Tennis legend Roger Ferered announced his retirement from Grand Slams on Thursday, letting the world know about his decision via a written statement that he posted and read out on Twitter and Instagram.
Addressed to 'My tennis family and beyond", Federer said that Laver Cup next week in London would be his final ATP event, but added that he would not lose touch with the game.
"I will play more tennis in the future, of course, but just not in Grand Slams and on the tour," he said.
By way of explanation, Federer made it known that his decision was based on the message he was getting from his 41 year-old body that has played over 1,500 matches over 24 years.
"As many of you know, the past three years have presented me with challenges in the form of injuries and surgeries. I've worked hard to return to full competitive form. But I also know my body's capacities and limits, and its message to me lately has been clear. I am 41 years old. I have played more than 1,500 matches over 24 years. Tennis has treated me more generously than I ever would have dreamt, and now I must recognise when it is time to end my competitive career."
The Swiss, who has won 20 Grand Slam titles and is regarded by many as the best player ever to wield a racket, has not played a match since last year's Wimbledon.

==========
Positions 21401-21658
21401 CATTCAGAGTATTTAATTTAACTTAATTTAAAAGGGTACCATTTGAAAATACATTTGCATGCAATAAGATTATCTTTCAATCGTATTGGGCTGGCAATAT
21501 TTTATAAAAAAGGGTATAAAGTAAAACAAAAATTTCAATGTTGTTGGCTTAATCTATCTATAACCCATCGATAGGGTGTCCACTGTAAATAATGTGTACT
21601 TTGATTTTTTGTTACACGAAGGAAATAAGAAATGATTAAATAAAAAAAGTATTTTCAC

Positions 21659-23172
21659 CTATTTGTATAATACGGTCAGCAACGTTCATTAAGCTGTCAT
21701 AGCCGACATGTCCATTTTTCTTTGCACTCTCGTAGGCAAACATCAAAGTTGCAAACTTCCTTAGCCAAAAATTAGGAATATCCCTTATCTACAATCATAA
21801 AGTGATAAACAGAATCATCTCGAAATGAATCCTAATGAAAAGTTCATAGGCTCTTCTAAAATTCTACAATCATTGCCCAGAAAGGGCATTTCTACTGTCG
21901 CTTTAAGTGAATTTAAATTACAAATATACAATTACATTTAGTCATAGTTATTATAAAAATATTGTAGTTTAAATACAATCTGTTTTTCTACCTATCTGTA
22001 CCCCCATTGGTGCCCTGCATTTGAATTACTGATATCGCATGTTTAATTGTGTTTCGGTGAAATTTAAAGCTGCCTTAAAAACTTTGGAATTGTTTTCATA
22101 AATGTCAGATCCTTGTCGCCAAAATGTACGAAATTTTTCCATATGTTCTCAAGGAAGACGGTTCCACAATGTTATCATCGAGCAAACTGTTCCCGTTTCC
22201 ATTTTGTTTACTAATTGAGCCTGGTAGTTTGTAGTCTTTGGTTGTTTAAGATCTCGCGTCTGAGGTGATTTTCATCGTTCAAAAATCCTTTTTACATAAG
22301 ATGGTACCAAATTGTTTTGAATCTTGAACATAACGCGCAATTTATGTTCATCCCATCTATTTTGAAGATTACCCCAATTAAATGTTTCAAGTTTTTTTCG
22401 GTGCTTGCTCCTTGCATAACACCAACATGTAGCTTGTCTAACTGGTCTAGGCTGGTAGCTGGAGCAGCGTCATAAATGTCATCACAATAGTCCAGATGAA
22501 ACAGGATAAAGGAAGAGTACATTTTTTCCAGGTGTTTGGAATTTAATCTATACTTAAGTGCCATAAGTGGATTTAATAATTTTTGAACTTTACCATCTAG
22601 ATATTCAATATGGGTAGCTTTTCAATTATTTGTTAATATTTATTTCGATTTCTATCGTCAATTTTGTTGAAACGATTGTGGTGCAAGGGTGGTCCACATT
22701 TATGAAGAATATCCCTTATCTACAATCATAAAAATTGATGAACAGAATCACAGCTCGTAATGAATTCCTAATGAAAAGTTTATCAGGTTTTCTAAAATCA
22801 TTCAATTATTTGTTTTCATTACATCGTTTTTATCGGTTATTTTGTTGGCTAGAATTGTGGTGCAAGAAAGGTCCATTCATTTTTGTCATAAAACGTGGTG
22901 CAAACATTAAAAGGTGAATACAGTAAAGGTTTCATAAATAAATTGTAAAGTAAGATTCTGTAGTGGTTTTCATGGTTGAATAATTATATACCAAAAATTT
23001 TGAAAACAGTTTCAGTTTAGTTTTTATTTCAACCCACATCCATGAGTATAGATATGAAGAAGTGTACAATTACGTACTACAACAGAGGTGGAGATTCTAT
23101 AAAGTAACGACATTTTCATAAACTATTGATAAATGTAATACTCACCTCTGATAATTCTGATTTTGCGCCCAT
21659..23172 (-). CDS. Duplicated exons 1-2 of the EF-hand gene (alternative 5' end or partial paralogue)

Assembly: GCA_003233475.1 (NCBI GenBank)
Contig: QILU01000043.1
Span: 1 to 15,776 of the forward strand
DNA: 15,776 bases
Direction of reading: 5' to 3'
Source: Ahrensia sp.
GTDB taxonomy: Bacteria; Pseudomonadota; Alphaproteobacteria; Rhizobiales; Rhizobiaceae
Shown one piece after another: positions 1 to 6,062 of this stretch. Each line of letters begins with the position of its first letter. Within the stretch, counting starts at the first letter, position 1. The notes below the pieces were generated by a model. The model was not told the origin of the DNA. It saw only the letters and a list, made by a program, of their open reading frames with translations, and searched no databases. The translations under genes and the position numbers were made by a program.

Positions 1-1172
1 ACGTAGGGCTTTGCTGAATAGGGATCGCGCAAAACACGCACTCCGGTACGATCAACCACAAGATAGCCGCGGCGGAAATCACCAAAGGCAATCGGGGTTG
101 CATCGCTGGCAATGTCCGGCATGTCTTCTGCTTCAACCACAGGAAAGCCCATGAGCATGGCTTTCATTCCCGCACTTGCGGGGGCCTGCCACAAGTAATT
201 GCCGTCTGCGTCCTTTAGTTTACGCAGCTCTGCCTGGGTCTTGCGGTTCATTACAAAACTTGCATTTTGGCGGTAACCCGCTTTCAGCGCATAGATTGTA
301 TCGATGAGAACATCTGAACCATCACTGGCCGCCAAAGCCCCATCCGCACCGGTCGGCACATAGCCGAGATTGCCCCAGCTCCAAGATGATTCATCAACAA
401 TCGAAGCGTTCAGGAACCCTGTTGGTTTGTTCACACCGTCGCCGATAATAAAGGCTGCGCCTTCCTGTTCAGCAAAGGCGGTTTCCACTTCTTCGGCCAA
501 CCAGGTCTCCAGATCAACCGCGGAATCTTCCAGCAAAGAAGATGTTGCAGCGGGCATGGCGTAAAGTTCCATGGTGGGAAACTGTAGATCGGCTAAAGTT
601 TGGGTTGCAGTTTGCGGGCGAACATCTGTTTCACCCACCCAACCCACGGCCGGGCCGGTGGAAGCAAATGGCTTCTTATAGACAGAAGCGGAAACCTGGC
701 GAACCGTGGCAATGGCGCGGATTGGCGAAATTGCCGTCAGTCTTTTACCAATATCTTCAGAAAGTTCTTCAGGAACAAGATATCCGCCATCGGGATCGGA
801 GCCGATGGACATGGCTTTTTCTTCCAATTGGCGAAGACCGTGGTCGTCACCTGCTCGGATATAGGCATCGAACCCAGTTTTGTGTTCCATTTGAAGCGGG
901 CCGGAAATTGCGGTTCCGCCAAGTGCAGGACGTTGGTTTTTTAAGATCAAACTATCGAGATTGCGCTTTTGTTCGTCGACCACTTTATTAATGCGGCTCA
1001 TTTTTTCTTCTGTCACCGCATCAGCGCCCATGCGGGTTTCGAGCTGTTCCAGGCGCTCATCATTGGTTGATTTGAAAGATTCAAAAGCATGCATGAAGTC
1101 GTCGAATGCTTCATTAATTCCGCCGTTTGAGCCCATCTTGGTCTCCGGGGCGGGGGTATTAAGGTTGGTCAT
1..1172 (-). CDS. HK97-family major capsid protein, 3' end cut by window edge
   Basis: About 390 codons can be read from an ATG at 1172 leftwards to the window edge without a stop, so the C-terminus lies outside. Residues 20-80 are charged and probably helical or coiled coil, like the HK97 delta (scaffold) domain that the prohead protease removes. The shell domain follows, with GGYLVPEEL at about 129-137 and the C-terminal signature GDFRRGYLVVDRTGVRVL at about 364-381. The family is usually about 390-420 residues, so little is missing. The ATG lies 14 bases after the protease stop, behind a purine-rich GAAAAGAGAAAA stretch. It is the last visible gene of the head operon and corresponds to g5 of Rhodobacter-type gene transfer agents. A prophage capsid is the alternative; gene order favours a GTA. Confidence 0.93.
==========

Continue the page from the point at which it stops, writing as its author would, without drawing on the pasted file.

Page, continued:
”I have played more than 1,500 matches over 24 years. Tennis has treated me more generously than I ever would have dreamt, and now I must recognize when it's time to end my competitive career. The Laver Cup next week in London will be my final ATP event. I will play more tennis in the future, of course, but just not in Grand Slams or on the tour.”
Federer, who dominated men's tennis after winning his first Grand Slam title at Wimbledon in 2003, has been troubled by injuries in recent years. He has undergone three knee operations in the last two years and his last competitive match was a quarter-final defeat against Poland's Hubert Hurkacz at the 2021 Wimbledon.
Federer had announced he planned to return to the tour when he teams up with long-time rival and friend Rafa Nadal to play doubles at the Laver Cup in London. He had also planned to play at the Swiss indoors tournament at home in Basel.
Federer called it a "bittersweet decision" as he would miss everything about the tour. "But at the same time, there is so much to celebrate," he said. "I consider myself one of the most fortunate people on earth. I was given a special talent to play tennis, and I did it at a level that I never imagined, for much longer than I ever thought possible."
Federer goes on to thank his fans, family, sponsors, coaches and his team who have stood by him throughout his long career. He did not mention any of his famous rivals on court, but thanked them for "together taking tennis to new levels."
"I would also like to thank my competitors on the court. I was lucky enough to play so many epic matches that I will never forget. We battled fairly, with passion and intensity, and I always tried my best to respect the history of the game. I feel extremely grateful. We pushed each other, and together we took tennis to new levels," he said.
With inputs from Reuters